Should You Buy Series I Bonds? What Investors Should Know Before Buying

Should You Buy Series I Bonds? What Investors Should Know Before Buying

July 28, 2022

A sleepy area of the bond market known as Series I Bonds has exploded in popularity this year, catching the attention of investors with its eye-popping 9.62% current yield. In a year in which most asset classes have delivered negative returns, a stable, predictable government guaranteed savings bond may seem appealing. And yet, while there are real benefits associated with I Bonds, there are also nuisances and limitations that investors should be aware of before getting too excited about investing in them. 

The current record high yield on I Bonds is not apt to last forever. The interest rate has two parts: a fixed rate (which is 0% today and remains the same throughout the life of the bond) and a variable rate that changes every six months based on changes in the underlying inflation rate. Given the decades-high current inflation, I Bonds are offering an unusually high annualized yield of 9.62% if you purchase the bond between now and October. This rate will apply only for the first six months, and then it will change. On November 1st, a new variable rate will be determined based on inflation data from April through September. If inflation decreases, the new variable rate applied to an already purchased I Bond will decrease as well. It is important to remember that I Bonds offer a zero real return: that is, they will keep up with the inflation index, but they are not designed to outperform it.

I Bonds are accrual bonds, which means you do not receive monthly interest payments. The interest gets added to the principal, and you only receive it when you sell the bond or when it matures in 30 years. Importantly, you cannot sell I Bonds within the first year, and if you sell within the first five years, you lose the last three months of interest paid. In other words, they are not as liquid as money market funds or Treasury bills. However, like Treasuries, the interest on I Bonds is exempt from state and local taxes, and it can also be federally tax-exempt for certain investors if used for qualified education purposes.

One of the biggest limitations is that you can only purchase up to $10,000 in I Bonds per calendar year (per person), plus possibly another $5,000 in paper I Bonds in lieu of any federal tax refund. In addition, you can only purchase these bonds directly (and electronically) through the Treasury Direct government website. Some investors have compared this website to spending a day at the DMV! While many may experience a smoother interaction, the website was nonetheless launched in 2004 and has probably not been upgraded much since then. Investors are required to open an account on the Treasury Direct site and provide personal details such as Social Security number and bank account information. These administrative inconveniences and the rather low purchase amount often lead many investors to ultimately pass on buying I Bonds.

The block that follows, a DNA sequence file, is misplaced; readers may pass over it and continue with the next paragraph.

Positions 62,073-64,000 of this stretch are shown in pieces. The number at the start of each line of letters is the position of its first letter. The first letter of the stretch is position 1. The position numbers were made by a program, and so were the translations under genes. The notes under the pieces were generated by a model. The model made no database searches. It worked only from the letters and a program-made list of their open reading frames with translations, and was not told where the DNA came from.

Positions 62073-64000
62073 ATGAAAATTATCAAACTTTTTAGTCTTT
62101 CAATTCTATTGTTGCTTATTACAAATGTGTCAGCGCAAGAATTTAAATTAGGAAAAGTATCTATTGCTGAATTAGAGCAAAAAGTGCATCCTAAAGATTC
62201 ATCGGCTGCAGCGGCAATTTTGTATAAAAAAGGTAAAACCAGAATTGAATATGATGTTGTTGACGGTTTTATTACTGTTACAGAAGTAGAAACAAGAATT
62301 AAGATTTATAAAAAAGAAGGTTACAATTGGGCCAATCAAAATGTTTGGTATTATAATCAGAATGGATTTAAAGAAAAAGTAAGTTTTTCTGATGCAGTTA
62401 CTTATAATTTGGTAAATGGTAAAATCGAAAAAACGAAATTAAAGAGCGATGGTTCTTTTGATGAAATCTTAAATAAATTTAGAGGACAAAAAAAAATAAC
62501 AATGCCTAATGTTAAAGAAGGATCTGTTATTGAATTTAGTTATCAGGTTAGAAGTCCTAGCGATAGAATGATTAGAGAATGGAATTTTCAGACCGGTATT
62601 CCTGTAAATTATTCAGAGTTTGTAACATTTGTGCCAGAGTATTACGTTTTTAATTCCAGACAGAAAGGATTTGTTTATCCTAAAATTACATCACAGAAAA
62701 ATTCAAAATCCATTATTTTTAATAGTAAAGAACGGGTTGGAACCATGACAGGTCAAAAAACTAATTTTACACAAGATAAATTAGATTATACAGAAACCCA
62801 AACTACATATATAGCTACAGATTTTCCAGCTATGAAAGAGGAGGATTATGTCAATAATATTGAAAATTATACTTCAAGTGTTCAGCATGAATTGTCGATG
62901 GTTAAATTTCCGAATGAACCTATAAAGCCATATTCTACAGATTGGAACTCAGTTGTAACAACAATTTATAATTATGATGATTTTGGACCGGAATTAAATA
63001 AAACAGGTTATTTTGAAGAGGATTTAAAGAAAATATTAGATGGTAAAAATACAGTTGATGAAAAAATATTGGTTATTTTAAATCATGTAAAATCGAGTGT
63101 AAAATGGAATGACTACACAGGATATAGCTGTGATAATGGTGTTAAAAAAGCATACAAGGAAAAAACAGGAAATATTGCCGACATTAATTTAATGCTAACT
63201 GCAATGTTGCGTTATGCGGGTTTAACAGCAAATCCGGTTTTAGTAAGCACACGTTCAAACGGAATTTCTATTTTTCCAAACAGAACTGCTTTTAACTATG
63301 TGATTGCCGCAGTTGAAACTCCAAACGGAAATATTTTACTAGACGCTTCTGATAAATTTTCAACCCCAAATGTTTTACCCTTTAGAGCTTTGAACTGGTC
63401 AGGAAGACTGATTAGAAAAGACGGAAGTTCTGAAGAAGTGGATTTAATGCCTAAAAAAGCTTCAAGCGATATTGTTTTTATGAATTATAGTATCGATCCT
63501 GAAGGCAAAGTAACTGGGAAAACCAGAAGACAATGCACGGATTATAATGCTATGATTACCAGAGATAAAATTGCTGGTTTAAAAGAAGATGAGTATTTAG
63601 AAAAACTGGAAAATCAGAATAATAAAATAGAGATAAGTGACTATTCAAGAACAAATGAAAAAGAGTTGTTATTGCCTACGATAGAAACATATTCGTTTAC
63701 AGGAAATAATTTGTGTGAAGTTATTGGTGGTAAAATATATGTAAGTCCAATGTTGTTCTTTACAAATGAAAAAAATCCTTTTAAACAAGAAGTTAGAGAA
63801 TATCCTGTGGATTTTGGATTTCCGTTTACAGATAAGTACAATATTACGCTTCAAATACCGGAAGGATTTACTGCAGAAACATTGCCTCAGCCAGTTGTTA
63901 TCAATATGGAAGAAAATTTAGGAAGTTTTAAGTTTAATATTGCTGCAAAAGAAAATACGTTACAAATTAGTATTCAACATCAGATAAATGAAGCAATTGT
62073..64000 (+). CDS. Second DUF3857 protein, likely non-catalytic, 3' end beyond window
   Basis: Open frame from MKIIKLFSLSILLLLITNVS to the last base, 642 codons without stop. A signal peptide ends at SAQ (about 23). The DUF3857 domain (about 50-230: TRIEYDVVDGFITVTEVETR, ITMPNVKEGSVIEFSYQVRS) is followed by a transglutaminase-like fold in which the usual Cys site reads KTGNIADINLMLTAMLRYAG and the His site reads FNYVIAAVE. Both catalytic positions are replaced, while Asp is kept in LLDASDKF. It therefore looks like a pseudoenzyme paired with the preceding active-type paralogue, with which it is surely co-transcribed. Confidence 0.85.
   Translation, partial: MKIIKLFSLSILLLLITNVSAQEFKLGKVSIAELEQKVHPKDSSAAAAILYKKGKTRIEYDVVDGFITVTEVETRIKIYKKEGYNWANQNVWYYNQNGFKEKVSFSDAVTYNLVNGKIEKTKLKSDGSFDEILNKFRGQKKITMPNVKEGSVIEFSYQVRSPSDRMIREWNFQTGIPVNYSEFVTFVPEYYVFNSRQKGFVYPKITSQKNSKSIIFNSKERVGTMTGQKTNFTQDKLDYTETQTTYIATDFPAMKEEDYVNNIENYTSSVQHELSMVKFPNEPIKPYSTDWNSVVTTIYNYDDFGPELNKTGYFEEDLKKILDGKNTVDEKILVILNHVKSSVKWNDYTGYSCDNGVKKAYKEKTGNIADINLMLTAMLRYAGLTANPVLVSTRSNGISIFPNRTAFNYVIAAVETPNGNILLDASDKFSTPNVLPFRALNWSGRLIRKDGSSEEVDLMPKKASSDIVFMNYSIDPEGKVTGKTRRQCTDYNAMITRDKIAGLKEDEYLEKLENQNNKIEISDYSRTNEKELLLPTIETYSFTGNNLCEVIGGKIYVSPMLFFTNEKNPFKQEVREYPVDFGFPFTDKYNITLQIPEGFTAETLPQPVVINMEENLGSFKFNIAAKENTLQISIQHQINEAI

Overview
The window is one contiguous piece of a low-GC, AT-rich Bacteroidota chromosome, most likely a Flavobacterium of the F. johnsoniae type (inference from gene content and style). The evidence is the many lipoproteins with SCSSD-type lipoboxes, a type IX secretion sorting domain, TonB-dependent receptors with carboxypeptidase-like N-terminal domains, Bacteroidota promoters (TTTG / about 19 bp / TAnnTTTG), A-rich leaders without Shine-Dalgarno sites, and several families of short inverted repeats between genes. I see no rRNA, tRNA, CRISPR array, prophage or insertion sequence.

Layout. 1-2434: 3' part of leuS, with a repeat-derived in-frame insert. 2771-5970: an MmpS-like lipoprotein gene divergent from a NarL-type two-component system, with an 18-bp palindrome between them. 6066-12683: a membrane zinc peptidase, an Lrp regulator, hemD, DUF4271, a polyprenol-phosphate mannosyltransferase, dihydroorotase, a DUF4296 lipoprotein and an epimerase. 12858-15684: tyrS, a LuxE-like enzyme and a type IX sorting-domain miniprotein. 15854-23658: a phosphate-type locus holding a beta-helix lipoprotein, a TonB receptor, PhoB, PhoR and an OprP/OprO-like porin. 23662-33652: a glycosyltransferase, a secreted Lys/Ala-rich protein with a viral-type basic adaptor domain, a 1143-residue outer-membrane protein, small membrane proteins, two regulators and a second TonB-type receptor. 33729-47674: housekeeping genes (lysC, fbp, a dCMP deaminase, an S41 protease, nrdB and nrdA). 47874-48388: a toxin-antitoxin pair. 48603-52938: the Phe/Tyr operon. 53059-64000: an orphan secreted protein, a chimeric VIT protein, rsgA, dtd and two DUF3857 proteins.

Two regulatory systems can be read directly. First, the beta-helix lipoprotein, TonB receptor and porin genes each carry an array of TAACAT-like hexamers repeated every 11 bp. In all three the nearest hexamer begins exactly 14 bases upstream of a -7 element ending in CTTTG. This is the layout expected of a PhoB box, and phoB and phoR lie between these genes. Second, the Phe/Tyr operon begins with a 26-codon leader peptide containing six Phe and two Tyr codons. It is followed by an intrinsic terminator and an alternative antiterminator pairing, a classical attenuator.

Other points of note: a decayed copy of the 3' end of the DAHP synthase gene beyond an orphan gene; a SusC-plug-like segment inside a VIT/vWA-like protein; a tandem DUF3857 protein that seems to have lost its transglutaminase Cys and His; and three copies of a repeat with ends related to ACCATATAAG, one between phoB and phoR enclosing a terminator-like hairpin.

If, and hopefully when, inflation and market volatility normalize, I Bonds will likely once again return to their typical quiet corner of the bond market. While I Bonds do offer real benefits of guaranteed principal and inflation protection, in our view, they should not be viewed as a cash proxy or a guaranteed high return in perpetuity. These bonds can be a good way to save for higher education costs and make the most sense for investors seeking safety with excess long-term savings.

Articles and Commentary

Information provided in written articles are for informational purposes only and should not be considered investment advice. There is a risk of loss from investments in securities, including the risk of loss of principal. The information contained herein reflects Sand Hill Global Advisors' (“SHGA”) views as of the date of publication. Such views are subject to change at any time without notice due to changes in market or economic conditions and may not necessarily come to pass. SHGA does not provide tax or legal advice. To the extent that any material herein concerns tax or legal matters, such information is not intended to be solely relied upon nor used for the purpose of making tax and/or legal decisions without first seeking independent advice from a tax and/or legal professional. SHGA has obtained the information provided herein from various third party sources believed to be reliable but such information is not guaranteed. Certain links in this site connect to other websites maintained by third parties over whom SHGA has no control. SHGA makes no representations as to the accuracy or any other aspect of information contained in other Web Sites. Any forward looking statements or forecasts are based on assumptions and actual results are expected to vary from any such statements or forecasts. No reliance should be placed on any such statements or forecasts when making any investment decision. SHGA is not responsible for the consequences of any decisions or actions taken as a result of information provided in this presentation and does not warrant or guarantee the accuracy or completeness of this information. No part of this material may be (i) copied, photocopied, or duplicated in any form, by any means, or (ii) redistributed without the prior written consent of SHGA.


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